Then, TikTok is killing the company’s growth, which is true and has been touched upon by Zuckerberg himself this year. But its not like TikTok is lapping up everything thats out there for grabs in the short-video segment. Instagram is still a monster with 2 billion users and Reels alone generates about $3bn in revenue (as compared to TikTok’s 4bn in 2021). Engagement on Reels is up significantly with more than 140bn Reels plays across Facebook and Instagram daily, and the management mentioned it is gaining share against TikTok in term of overall time spent.
These questionable arguments crack when they’re put up against facts and data. Ben Thompson of Stratechery did an excellent job explaining these myths (and some more) in detail.
Are we all playing the same game?
Meta, outside its Metaverse vision, is facing real existential threats. First, TikTok burst onto the scene as a real competitor for attention (which is the foundation of the entire industry) and had been pulling eyeballs away from Instagram Stories at an increasing rate. Users got hooked onto its AI recommended short-form video content and the app became a phenomenon.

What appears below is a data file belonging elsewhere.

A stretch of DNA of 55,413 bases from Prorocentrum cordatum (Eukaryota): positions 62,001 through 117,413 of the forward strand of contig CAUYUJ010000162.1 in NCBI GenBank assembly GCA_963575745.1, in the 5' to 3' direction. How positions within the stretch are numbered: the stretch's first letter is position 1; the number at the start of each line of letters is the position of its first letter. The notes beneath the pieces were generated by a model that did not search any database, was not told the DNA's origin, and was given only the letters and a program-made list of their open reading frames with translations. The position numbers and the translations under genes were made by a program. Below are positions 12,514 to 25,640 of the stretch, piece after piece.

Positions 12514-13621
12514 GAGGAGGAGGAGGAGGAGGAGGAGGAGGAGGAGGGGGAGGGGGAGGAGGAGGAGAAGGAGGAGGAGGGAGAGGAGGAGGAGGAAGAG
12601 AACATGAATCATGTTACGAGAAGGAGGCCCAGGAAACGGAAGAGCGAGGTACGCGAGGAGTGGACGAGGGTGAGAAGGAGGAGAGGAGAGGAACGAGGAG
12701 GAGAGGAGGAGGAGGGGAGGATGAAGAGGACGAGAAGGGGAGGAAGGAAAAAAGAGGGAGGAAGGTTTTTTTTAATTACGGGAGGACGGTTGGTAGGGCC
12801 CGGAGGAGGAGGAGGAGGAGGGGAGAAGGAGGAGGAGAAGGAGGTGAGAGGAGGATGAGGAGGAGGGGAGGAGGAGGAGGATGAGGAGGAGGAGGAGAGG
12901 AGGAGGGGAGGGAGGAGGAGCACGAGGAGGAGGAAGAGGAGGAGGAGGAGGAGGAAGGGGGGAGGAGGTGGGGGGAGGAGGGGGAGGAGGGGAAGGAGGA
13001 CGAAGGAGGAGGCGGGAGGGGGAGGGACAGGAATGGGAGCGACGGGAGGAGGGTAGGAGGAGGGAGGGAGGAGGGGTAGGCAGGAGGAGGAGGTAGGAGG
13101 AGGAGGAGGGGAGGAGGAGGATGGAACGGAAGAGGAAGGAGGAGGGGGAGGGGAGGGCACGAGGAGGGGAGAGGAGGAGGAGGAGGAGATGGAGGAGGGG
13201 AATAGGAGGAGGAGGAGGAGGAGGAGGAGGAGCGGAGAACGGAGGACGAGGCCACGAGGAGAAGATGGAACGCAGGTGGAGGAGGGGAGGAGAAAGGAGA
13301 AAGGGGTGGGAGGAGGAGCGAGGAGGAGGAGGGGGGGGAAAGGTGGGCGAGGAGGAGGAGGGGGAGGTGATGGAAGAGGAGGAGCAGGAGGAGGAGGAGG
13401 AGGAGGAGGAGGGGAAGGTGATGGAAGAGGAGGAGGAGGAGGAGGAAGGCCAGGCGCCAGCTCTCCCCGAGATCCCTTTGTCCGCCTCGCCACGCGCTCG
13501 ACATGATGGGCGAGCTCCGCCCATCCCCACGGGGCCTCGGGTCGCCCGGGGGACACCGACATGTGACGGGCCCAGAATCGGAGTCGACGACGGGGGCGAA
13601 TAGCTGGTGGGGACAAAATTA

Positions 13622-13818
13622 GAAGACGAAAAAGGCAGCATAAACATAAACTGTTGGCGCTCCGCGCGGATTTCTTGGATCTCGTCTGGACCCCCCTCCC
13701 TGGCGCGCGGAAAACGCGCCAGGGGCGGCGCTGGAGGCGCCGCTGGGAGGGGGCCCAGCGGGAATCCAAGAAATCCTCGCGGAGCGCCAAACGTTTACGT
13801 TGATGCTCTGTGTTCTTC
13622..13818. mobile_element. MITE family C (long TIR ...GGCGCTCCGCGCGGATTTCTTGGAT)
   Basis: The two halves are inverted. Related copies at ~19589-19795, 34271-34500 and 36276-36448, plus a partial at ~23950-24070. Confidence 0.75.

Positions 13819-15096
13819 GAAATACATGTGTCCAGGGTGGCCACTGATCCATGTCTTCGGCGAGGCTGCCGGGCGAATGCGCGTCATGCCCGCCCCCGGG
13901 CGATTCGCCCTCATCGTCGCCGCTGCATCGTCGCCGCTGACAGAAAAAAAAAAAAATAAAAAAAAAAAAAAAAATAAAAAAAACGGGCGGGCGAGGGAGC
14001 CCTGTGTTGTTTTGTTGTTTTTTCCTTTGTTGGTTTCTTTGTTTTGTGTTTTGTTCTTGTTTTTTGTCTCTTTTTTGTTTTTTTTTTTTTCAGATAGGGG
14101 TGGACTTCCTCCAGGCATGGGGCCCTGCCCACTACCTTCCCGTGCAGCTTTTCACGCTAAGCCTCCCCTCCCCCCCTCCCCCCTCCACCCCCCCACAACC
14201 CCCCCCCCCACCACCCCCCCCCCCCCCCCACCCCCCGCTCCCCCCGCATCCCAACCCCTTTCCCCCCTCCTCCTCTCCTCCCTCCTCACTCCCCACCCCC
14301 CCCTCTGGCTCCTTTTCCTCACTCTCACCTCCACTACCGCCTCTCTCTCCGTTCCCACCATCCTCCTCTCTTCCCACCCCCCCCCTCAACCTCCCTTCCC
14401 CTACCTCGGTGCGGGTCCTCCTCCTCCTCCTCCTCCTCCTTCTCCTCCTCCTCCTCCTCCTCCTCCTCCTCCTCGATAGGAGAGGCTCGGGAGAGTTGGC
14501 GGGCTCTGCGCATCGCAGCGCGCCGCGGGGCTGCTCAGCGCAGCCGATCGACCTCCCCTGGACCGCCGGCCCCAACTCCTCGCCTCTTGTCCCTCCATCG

Second, Apple changed the rules of the game by introducing its ATT tracking policy, which, to put it simply, does not allow Facebook and other apps on iPhones to track third-party cookies (which forms the basis of the entire targeted advertising system). Meta admitted this would come as a $10bn hit to its revenues (for now) and it would need to build another way for advertisers to target their customers better and ensure a decent return on their ad spend.
These two gigantic threats to Meta’s core business meant that it has to spend big to build its own data centres and deploy its AI models as it works its way around building a recommendation engine that is at least as good as TikTok’s. Then it needs to build and redeploy its ad targeting and attribution system that can still deliver the results for ad publishers at the costs they are used to incurring.